When we tune into our thoughts and emotions, we drown out the noise around us and find out who we are. That might be someone who doesn’t care what people think. That might be someone who stands up for what they believe in. That might be someone who sees things differently. Whoever you are, you don’t need to lock them away. Find out what you like and don’t like, where you want to go and what you want to do.
(Image: Kreesha Turner)
Our life isn’t always as bad as it seems inside our heads. Our opinions and emotions are nurtured by what we know and what we’ve seen. But if you were to look from the outside, what might you see? Would it be a bad life like the one we’ve conjured up in our heads? Or would it be a life to be grateful for? There are others looking in who envy your life, who are wishing for a life like yours, who are perhaps even fighting for it. Take a step back and let’s quit making it out to be so bad. Because it really isn’t. It could be worse. And there’s a lot going for you, for many of us.
(Image: We Heart It)
We’ve all felt the urge to speak ill of others at one time or another. Sometimes we do it to feel better about ourselves. Sometimes we do it to fit in. Sometimes we do it out of frustration and anger. Sometimes we mean it and sometimes we don’t. But it’s still dangerous, for both ourselves and for others. It poisons the air with negativity that gets harder and harder to breathe. People won’t want to be around us and soon we won’t want to be around ourselves. It never does make us feel better, but makes others feel worse. It never does help us fit in, because what goes around comes around. Don’t kick someone down in efforts to give yourself a lift up. You’ll only find yourself further at the bottom somewhere else.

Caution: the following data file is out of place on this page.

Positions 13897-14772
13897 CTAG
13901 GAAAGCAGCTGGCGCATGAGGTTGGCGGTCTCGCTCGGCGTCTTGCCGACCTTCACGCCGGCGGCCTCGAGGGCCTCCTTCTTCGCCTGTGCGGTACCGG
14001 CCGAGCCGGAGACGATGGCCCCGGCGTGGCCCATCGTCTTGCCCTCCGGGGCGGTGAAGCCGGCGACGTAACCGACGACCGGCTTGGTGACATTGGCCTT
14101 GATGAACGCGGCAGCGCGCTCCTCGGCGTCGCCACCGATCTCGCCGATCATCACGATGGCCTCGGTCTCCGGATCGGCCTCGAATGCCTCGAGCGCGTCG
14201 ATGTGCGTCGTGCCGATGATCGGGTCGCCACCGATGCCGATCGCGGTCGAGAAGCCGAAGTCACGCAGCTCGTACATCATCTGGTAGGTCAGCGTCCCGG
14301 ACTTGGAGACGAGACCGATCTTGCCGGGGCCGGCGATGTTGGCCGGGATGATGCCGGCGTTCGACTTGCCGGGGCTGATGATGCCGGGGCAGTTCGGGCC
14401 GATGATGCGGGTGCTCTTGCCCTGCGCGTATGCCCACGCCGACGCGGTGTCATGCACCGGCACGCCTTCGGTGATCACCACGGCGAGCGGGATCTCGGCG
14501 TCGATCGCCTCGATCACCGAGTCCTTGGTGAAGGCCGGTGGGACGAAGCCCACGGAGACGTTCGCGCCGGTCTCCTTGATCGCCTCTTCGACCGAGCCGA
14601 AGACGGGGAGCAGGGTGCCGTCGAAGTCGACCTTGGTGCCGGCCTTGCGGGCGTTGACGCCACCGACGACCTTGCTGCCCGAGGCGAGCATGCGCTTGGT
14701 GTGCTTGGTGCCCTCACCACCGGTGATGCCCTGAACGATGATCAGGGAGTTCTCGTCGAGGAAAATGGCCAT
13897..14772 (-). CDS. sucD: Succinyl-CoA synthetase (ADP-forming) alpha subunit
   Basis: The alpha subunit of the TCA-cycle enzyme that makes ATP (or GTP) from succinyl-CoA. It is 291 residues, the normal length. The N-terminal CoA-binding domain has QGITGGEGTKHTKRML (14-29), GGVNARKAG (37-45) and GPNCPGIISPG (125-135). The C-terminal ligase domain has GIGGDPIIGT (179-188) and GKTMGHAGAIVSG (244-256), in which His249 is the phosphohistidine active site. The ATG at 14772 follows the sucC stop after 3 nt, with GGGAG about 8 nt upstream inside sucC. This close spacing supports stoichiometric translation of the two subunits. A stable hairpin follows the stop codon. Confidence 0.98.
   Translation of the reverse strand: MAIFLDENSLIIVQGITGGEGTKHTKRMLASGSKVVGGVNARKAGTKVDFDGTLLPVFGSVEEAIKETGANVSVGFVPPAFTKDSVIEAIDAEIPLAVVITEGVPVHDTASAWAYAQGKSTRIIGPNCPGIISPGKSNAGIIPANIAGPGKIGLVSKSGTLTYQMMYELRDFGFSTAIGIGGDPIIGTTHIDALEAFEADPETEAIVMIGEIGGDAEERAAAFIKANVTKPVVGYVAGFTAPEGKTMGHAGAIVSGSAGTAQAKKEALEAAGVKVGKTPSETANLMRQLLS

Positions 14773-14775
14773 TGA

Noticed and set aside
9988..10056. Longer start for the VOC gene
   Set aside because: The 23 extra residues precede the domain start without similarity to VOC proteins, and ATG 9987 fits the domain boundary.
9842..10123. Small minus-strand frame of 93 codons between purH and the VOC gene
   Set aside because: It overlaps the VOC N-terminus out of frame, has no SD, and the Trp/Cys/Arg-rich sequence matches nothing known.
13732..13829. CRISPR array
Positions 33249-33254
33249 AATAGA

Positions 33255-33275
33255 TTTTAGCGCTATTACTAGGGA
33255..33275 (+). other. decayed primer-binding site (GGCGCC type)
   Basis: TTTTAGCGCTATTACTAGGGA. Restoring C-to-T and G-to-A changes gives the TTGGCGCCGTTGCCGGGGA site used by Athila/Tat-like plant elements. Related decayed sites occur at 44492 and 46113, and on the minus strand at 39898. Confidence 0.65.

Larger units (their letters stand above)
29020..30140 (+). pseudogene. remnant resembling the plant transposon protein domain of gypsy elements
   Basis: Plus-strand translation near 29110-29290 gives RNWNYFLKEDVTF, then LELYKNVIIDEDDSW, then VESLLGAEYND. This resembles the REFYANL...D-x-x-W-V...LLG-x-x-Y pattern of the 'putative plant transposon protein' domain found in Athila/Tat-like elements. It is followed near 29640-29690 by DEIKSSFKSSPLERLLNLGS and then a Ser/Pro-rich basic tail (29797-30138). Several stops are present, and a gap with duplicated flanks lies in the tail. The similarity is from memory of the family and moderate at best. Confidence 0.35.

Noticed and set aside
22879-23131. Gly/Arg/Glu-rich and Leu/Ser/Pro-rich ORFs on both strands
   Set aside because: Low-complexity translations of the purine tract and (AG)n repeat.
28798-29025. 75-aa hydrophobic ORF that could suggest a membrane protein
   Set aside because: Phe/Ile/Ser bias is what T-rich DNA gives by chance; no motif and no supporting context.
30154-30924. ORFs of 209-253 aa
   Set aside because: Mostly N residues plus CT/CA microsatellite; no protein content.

Tip One: Stop comparing yourself to others
It’s said time and time again, but we can’t seem to get away from it. But it’s so counter-productive! We’re all different. Some of us excel in certain things and some of us suck at them. We all have something we’re better at and worse at. We all in different stories, at different chapters, with equally beautiful endings. Start playing to your strengths and working on your weaknesses. Be better than you were yesterday, not better than the other person in the room.
Tip Two: Don’t just think it, say it
Thinking positively about yourself is harder than it sounds. But if we hear it, maybe we’ll start to listen. Stand in front of the mirror every morning and take a look at what you see. Let yourself know something you love about yourself and say it out loud. Or start the day with a positive affirmation out loud. It may feel weird at the beginning, but it will quickly sink in and transform your mindset.
Tip Three: Look at mistakes as spring boards
Failure and mistakes shouldn’t be looked at as the enemy. They’re actually the key to our success, but only if we act on them in the correct way. Instead of punishing yourself over mistakes you’ve made, focus on what you can learn from them and how you can use those teachings as fuel to greater success.
Tip Four: Gather some perspective
Sometimes we need to step out of our own heads and look at our situation from the outside. What would your friends say if they knew what you were saying about yourself? What would you say to a friend in a similar situation? Challenge yourself on the negative things you say to yourself and don’t be so hard on yourself. Most of the things we actually beat ourselves up on aren’t a big deal like we’re making them out to be.
Tip Five: Focus on solutions, not just problems
Sometimes we feel like we deserve the negative self-talk. But really it doesn’t do us any favours. When we talk negatively about ourselves, we’re often focusing too much on the problems instead of thinking about what we could do to solve them and thinking about the action. But focusing on the solutions will automatically move your mind to a positive space, and the problem won’t seem as bad.
Happiness is a state of mind. It isn’t something we can always hold onto. It’s ok to be down and feel low. Have faith that happiness can always be found again. If you believe it can, you won’t be afraid of sadness, because it’s also a state of mind. Sadness isn’t something you’ll always hold onto. It will pass.